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Consequences of playing "EVIL" races

Nytmare

Adventurer
I've only ever run two evil D&D games. One in highschool that devolved into sociopathic, backstab, PVP-o-rama before characters had finished being rolled. The other was a laid back Scarred Lands military campaign, where alignment has nothing to do with what the "natural" alignment of your race is, and everything to do with which deity created your race/society/ideals/culture as troops in a century long war.

That being said, the number of NON evil D&D games I've seen over the years that have devolved into versions of that first game is rather shocking, and I think it has a lot more to do with the group going in and deciding ahead of time what they want their game to be about. That first evil game was all about "I want to be mean and assert teenage dominance over my friends and use the game as an excuse" that second game was "let's play a tight knit unit of behind-enemy-lines spies and blackguards trying to steal an artifact from the good guys."

I've been running a ton of Blades in the Dark games over the last handful of years, and all of them have been stocked full of evil, selfish, self serving characters, and those games HUM along and I never have to worry about them self destructing.
 

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uzirath

Adventurer
Here's what I think will happen: the first few times a PC of an "evil" race encounters the setting appropriate backlash, they'll take it in stride. Probably by the fourth time it happens it won't be fun anymore, for players or GM.
I agree. This is why I prefer having a discussion with the players (including the GM) to decide what we want it to look like.

This can also be partly handled mechanically without taking lots of screen time. In the GURPS dungeon fantasy treatment (including DFRPG), for example, the default racial templates for half-orcs, half-ogres, and other "barbarous" races includes the disadvantage, Social Stigma (Savage). This includes penalties on most social skills with "civilized" folks and there is a chance that you'll be prevented from entering any given community. This can all be roleplayed out, but it's fine just to roll the dice. If they have to sleep outside, they miss out on the benefits of town (getting healed up at the temple, buying/repairing gear, etc.) and use up their rations and whatnot as usual. We find that this provides a fun playable model without having to repeatedly roleplay every encounter with suspicious town guards. (Sometimes we roleplay it anyway, but that depends how often we're passing through towns.) The consequences matter and can be a pain in the butt, but the player doesn't have to worry about having their character burned at the stake. If they voluntarily decide to break into the town, then that becomes an adventure in its own right with all the usual perils and possibilities.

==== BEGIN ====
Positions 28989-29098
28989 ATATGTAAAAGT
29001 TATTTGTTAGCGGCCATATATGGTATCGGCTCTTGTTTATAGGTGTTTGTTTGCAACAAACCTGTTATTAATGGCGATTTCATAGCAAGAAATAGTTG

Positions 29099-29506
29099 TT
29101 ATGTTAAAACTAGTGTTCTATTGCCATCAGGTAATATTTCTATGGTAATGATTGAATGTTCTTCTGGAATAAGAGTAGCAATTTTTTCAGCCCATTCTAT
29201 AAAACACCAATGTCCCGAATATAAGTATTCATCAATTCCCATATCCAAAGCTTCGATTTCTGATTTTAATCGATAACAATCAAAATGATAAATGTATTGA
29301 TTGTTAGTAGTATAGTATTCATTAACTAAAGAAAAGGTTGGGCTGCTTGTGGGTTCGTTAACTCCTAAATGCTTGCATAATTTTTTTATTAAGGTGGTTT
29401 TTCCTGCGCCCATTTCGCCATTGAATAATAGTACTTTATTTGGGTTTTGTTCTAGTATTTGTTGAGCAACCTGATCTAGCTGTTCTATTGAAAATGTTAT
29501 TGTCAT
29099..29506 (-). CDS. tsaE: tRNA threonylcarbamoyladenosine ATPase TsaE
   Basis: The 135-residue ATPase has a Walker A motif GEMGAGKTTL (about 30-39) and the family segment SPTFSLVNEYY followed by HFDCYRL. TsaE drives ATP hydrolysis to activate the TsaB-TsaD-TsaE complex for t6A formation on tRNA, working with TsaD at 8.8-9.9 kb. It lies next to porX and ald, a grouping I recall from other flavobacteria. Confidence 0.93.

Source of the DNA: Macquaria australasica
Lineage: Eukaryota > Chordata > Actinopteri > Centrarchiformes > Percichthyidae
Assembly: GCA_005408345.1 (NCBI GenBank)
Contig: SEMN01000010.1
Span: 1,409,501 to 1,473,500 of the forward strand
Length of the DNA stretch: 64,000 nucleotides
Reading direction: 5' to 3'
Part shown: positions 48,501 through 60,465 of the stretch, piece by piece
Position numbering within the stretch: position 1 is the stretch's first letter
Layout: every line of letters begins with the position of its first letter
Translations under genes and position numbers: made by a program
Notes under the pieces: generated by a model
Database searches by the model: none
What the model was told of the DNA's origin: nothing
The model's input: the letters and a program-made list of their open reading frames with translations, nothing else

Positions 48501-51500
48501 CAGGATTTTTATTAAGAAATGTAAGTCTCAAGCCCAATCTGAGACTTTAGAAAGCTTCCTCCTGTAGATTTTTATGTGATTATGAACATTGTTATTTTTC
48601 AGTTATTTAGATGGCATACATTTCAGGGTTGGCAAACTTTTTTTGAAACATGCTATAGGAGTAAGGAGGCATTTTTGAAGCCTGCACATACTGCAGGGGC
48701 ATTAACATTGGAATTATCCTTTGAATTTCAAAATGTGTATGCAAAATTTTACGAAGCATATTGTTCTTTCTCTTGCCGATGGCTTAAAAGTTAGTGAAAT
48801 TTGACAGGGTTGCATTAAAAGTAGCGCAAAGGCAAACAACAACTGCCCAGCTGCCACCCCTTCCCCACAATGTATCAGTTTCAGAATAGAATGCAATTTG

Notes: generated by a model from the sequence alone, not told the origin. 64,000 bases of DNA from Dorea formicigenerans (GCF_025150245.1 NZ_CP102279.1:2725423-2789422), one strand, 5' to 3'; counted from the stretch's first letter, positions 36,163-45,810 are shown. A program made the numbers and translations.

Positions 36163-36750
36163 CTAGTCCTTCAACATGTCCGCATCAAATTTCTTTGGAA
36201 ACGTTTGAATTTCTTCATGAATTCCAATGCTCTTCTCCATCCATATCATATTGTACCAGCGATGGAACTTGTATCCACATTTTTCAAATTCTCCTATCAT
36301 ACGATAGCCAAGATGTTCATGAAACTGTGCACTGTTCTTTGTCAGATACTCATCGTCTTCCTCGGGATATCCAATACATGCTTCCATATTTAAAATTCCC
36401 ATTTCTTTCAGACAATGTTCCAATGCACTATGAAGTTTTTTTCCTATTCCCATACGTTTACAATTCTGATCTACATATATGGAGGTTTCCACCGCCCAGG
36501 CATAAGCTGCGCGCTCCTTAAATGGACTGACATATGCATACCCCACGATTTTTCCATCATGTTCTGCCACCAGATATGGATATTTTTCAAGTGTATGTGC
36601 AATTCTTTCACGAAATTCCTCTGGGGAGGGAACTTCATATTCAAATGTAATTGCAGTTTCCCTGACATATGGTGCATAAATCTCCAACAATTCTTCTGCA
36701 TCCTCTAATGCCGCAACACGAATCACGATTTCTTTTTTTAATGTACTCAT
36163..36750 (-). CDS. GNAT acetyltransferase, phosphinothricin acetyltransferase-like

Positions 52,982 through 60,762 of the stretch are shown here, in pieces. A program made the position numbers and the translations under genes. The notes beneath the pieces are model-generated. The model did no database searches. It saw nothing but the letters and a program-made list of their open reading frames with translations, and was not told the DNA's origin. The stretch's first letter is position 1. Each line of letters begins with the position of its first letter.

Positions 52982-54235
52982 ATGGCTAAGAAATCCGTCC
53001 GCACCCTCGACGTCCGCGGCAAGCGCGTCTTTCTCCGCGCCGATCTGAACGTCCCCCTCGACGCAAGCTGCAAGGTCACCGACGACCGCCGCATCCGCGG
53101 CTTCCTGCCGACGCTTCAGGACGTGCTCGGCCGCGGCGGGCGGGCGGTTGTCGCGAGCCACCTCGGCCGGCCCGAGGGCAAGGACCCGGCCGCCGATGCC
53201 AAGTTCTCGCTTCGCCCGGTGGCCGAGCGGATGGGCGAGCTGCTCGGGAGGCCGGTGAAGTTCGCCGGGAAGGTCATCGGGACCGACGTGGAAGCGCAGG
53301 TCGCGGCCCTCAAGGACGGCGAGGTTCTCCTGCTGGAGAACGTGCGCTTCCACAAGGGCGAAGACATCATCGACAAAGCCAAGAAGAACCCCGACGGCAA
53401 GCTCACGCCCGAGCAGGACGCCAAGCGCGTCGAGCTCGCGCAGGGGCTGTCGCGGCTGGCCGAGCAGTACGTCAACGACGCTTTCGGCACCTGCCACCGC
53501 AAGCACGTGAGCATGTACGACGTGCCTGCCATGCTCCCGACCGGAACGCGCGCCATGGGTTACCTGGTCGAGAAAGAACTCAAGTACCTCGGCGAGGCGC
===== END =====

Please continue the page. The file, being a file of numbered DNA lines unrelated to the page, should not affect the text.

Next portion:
Panda-s1

Scruffy and Determined
Dumb is a strong word. In the pantheon of D&D, gods decided who would be fair and unjust. They decided who would align (or have a great chance) of being evil. Meaning, they committed evil acts because that was their inherent nature due to the gods, not because of culture. What you describe is culture. And if that's your campaign setting, awesome. But to call other campaign settings dumb because of the deity creation of races seems a bit extreme.
yeah the fact that the fiction of D&D (according to the PHB itself) relies on "the gods made them do it" seems like ????. meanwhile the other "non-evil" races are off the hook because their gods don't do that and gave them "free will", yet somehow none of them tend toward evil as a whole 🤔
 

Lanefan

Victoria Rules
Here's what I think will happen: the first few times a PC of an "evil" race encounters the setting appropriate backlash, they'll take it in stride. Probably by the fourth time it happens it won't be fun anymore, for players or GM.
And what happens next will entirely depend on how persistent the player(s) is(are) in attempting to bring these "evil" types in as PCs.
 

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